·         Chapter 1 – Nature and Significance of Play as a Cultural Phenomenon

            Rules of Play, Eric Zimmerman and Katie Salen

·         Chapter 30 – Games as Cultural Rhetoric


Week 11: Playtesting Reports and Design Project 2

Playtesting reports: Design groups will deliver a presentation describing the outcome of their small playtests for their group games.  Reports need to stress an attention to specific moments of play, surprises good and bad that created interesting interactions during the test.


Together, the class will decide on one group game project to implement a large-scale playtest of for Design Project 2 and produce all the elements necessary to run that game project.


Design Project 2: 

Students will design, produce and run a massively multiplayer offline game to be played within the boundaries of the USC campus.  All students in the class must participate in the playtest in some way – specific roles to be determined by the game design, of course.  The design of the game should take into account the space and mindset of the potential on-campus players; striving for a sense of relevance to both location and people involved, and inclusion for players and non-players alike.


The game should also have a specific end date/time in order to allow the group to meet and prepare a post-mortem report on the experience.  The post-mortem must include player feedback, non-player feedback, designer insights, unique experiences and moments of play, and documentation (such as photos or video).  While the entire post-mortem is a group effort, each student will be responsible for at least one element of the report, to be assigned.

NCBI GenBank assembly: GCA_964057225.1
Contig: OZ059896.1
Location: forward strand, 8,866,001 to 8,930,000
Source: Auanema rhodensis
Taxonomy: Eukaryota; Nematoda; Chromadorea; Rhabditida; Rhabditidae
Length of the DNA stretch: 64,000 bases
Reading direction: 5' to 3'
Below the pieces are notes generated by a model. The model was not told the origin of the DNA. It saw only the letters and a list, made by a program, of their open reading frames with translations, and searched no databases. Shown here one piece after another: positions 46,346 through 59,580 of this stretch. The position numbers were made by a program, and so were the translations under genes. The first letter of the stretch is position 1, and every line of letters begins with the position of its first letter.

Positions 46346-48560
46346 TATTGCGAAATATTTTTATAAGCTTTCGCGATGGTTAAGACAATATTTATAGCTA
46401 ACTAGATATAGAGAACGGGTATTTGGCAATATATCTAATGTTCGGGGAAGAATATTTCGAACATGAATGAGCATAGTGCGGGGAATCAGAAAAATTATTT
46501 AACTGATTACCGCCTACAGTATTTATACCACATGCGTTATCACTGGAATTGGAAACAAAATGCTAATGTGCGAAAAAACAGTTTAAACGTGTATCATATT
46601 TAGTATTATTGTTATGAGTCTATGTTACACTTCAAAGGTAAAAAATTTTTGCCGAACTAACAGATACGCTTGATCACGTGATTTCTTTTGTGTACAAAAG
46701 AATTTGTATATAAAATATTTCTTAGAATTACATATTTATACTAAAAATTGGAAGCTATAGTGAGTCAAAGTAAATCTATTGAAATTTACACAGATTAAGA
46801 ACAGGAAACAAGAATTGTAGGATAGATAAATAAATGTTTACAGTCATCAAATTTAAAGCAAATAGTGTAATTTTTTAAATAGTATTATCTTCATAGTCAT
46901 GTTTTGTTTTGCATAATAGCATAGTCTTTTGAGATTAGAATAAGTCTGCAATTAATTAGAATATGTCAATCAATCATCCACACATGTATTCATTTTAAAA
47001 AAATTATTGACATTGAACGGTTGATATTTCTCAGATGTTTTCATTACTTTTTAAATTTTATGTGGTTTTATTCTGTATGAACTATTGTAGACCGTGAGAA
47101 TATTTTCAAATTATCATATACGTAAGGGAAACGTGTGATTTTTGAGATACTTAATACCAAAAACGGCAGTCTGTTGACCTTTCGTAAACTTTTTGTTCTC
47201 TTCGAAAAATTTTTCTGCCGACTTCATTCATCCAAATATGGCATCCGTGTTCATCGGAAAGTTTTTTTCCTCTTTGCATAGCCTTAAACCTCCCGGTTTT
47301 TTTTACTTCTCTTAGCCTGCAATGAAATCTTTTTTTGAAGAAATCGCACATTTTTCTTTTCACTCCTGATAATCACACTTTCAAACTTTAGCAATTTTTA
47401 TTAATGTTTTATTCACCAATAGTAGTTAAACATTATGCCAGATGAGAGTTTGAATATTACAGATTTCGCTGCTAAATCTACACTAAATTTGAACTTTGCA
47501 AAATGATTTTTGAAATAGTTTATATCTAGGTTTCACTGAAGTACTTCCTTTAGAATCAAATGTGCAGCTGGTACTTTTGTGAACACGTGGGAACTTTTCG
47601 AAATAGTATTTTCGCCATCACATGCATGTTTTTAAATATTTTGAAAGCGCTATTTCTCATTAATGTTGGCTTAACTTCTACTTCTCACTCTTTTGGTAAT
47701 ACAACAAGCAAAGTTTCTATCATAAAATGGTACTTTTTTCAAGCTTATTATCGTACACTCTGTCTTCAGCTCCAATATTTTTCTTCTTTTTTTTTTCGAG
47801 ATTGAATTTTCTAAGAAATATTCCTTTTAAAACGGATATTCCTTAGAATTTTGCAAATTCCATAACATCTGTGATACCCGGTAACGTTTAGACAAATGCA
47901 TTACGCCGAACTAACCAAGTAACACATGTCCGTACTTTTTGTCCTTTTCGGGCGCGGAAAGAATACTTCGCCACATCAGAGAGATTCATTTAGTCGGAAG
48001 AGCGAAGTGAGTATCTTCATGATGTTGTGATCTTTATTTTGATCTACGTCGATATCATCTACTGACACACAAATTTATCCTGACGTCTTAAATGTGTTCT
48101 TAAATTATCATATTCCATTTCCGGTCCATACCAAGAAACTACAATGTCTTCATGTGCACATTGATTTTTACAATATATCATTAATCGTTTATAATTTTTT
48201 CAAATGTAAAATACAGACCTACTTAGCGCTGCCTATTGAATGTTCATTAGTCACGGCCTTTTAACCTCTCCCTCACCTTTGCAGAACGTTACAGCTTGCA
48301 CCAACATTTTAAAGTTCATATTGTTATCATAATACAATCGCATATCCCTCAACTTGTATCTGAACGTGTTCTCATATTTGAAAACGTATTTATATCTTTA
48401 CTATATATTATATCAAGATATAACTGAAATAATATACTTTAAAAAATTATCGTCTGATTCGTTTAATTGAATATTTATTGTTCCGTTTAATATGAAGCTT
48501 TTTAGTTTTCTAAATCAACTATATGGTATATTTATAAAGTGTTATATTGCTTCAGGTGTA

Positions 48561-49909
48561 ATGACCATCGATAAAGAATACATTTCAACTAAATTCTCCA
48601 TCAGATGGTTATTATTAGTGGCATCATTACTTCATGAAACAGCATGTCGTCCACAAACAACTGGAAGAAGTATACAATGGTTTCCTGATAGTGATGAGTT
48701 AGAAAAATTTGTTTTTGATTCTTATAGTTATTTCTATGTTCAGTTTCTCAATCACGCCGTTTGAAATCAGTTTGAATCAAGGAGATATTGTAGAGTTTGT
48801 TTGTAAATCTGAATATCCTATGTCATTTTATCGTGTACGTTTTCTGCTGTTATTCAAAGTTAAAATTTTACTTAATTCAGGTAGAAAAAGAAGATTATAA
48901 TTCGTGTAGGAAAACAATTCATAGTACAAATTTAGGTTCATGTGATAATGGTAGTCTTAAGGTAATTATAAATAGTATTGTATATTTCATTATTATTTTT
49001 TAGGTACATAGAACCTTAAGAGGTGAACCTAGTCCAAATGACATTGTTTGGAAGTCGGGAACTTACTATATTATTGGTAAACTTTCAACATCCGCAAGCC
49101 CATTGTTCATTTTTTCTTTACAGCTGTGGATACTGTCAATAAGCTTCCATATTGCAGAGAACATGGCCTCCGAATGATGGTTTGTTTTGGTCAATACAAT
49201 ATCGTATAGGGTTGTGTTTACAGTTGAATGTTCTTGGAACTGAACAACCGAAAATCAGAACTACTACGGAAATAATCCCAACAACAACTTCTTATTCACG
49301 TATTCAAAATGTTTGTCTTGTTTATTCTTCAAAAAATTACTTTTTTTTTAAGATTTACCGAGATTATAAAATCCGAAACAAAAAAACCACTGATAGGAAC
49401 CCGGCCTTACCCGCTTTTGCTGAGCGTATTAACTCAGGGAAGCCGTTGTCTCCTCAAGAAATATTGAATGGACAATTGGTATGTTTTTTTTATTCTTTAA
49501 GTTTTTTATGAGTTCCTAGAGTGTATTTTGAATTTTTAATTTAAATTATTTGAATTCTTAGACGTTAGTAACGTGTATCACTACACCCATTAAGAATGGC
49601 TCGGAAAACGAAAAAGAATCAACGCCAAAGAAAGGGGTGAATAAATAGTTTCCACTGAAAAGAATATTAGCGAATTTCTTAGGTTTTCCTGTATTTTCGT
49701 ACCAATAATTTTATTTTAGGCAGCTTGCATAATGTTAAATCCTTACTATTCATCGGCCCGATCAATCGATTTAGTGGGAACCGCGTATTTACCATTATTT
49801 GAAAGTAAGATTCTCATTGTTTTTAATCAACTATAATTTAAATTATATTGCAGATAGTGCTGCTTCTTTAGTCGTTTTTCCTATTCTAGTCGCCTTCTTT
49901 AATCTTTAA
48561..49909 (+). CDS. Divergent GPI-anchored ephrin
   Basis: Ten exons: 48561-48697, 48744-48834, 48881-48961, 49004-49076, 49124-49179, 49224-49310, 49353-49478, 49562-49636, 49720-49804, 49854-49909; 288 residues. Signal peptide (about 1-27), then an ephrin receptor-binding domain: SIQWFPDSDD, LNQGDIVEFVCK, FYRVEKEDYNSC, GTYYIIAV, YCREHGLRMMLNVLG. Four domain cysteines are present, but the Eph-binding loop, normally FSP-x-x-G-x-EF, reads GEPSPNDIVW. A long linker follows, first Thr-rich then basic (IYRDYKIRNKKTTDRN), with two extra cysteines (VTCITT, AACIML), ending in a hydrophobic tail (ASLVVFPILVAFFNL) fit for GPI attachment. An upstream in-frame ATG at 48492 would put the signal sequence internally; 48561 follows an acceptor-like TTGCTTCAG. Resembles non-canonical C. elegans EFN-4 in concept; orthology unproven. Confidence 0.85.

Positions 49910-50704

Post-mortem report due Week 15.


Weeks 12 and 13:  Support and response to Design Project 2

Depending on the nature of the game design for Design Project 2, the class may either use this as design time, to respond to issues with the game test, or to support for players.  If no support issues arise, the class will do a final in-class exercise:  A Million Ways to Play Marbles, At Least.”


Week 14:  Thanksgiving Holiday, no class meeting


Week 15:  Final Presentations and Post-mortem

The class will present their post-mortem during the final exam time.  The rest of the CNTV community and outside guests will be invited to attend, so the post-mortem needs to include an explanation of the concept for those who were not able to play as well as reports on the effects and outcome of the experience.


In-Class Design Exercises:

The In-Class Design exercises will consist of short, focused assignments that can be completed, playtested, and discussed during class time.  These exercises will give students hands-on experience with issues that face most designers, requiring students to adapt their design to various exigencies such as abilities of target population, changes or limitations of technology, and changes in objective. For example, they might be asked to adapt their design for blind adults, or for five-year-olds, or for a large group, or to stress a particular cognitive skill (mathematical or logical).


Course Weblog: